Figure 3

The 4 simulation scenarios used to test the impact of using different sets of founder relationships on the long-term genetic management of the parma wallaby PMP population. Each scenario used 2 f matrices, one represented the true relationships in the population and the other represented the relationships being tested. The “current” f matrix was the parma wallaby population living on 01 January 2007. The “modified” f matrix was generated through 1 of 2 methods used to identify first-order relatives.

Because unknown ancestry was present in the parma wallaby pedigree, an additional adjustment was necessary to facilitate the comparison of variables across the 4 described scenarios. When unknown ancestry is present, f values can only be calculated from the known part of the pedigree according to the equations described by Ballou and Lacy (1995). These estimates of f are inaccurate, however, and can be either larger or smaller than the true values that would be calculated if the pedigrees were completely known. Because the accuracies of f values calculated in this manner are dependent on the specific distribution of unknown ancestries in a pedigree, variables that are measured as a function of f cannot be directly compared across simulation scenarios. Thus, to ensure that results were comparable across the 4 described scenarios, only the initial f matrices used to start simulations were calculated according to the equations described by Ballou and Lacy (1995). These initial f matrices were then assumed to represent the actual relationships in the population, all individuals were assumed to have 100% known ancestry at the beginning of the simulations, and all further f values were calculated according to the standard methods described by Falconer (1981).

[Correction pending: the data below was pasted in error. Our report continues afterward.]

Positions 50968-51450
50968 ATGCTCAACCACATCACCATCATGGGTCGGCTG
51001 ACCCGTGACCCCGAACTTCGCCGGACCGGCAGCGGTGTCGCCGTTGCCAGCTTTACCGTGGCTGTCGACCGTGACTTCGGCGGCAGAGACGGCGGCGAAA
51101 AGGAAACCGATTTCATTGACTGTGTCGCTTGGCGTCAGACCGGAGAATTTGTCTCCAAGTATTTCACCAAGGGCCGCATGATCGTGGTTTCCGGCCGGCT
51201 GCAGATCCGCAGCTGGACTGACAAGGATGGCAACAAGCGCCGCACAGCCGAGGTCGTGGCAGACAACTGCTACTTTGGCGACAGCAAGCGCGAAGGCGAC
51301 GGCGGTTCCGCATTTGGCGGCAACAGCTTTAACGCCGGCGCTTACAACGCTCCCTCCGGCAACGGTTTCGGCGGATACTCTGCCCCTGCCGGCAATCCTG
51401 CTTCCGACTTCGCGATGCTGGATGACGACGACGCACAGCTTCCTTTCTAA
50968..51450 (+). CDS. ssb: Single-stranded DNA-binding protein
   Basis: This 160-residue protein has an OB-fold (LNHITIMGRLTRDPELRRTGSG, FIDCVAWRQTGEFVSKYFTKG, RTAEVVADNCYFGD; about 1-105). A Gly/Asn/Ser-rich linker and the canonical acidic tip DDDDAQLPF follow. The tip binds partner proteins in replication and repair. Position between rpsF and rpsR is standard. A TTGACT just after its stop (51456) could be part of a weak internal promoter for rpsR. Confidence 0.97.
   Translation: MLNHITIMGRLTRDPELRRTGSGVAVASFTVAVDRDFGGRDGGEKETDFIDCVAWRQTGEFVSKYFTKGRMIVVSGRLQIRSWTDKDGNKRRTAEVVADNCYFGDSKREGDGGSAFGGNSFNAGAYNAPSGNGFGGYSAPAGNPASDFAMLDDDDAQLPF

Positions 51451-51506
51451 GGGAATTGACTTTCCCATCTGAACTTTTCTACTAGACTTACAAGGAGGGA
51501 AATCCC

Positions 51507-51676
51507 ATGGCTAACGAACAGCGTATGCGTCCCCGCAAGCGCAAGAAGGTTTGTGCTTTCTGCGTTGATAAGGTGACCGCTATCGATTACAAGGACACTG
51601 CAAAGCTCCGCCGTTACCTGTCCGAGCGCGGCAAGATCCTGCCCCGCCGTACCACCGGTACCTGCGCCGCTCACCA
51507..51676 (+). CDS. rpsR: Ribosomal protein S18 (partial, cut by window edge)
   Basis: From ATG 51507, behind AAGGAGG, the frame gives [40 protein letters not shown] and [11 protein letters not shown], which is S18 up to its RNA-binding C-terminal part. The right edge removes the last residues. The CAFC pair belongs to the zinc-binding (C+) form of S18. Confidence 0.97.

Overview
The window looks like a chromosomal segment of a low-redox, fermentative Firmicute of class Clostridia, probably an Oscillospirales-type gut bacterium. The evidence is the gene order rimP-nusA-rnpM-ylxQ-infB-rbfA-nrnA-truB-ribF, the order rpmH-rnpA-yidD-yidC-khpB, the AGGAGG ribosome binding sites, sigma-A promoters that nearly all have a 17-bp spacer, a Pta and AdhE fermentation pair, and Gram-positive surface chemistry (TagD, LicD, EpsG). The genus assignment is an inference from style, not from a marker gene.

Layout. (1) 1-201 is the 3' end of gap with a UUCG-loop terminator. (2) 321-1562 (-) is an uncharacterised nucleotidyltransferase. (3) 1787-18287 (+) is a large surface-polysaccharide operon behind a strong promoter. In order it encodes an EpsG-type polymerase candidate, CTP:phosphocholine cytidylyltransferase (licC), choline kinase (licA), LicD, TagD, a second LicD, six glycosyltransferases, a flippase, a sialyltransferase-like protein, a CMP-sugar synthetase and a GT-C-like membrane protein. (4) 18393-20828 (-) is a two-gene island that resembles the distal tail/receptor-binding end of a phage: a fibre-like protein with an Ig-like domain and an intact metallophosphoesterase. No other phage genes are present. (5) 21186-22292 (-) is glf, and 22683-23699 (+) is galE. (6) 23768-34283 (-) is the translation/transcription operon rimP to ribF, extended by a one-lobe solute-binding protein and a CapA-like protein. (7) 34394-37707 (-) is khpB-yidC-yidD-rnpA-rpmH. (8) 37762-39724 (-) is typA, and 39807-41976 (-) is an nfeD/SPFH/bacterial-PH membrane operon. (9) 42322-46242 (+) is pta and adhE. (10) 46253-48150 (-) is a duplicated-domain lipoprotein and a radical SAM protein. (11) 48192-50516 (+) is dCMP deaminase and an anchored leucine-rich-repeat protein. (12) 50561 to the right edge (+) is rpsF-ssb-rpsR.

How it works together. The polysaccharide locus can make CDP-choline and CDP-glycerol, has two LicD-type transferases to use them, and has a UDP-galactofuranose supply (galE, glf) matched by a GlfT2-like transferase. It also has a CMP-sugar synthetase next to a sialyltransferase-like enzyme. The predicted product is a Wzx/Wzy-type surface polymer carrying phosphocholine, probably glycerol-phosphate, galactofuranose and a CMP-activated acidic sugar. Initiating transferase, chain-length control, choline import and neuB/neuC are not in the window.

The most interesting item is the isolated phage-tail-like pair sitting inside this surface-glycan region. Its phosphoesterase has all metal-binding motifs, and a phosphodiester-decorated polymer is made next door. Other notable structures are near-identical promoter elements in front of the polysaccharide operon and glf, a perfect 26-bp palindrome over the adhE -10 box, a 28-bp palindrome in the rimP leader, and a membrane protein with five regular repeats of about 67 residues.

Simulations were designed to model standard captive breeding programs (Wiese and Willis 1996) and were parameterized in accordance with parma wallaby biology. Although parma wallabies are not monogamous in the wild, we modeled monogamous breeding pairs to simulate a captive breeding program's ability to regulate breeding pairs in captivity. Simulations ran on a yearly timestep, and the general yearly process of the simulations was as follows: breeding pairs were selected by a method designed to minimize mk, offspring were produced by the selected pairs, all individuals were aged 1 year, and a proportion of individuals were removed from the population to simulate stochastic mortality. Specific simulation details and parameterizations are presented in the Supplementary Material. In addition to minimizing mk, breeding pair selection also avoided close inbreeding by rejecting any breeding pair that exhibited an f greater than the current average f in the population. An offspring's inbreeding coefficient (F) is equal to the f of its parents (Falconer 1981); thus, limiting breeding pairs based on f slowed the accumulation of inbreeding in the population.

For each simulation, genetic variation and inbreeding were evaluated on a per timestep basis. Inbreeding was measured as the average inbreeding coefficient (forumla), and genetic variation was measured as proportional gene diversity (GD). GD was calculated as 1 − forumla, where forumlawas the average mk in the population forumla; Ballou and Lacy 1995). For a modified f matrix, the impacts of using the given founder relationships were assessed by comparing the GD and forumla observed for each of the 4 previously described simulation scenarios. Due to the stochastic nature of the simulations, each scenario was run 1000 times and results were averaged over all iterations. For each timestep, 95% confidence intervals for average GD and forumlavalues were calculated across all iterations.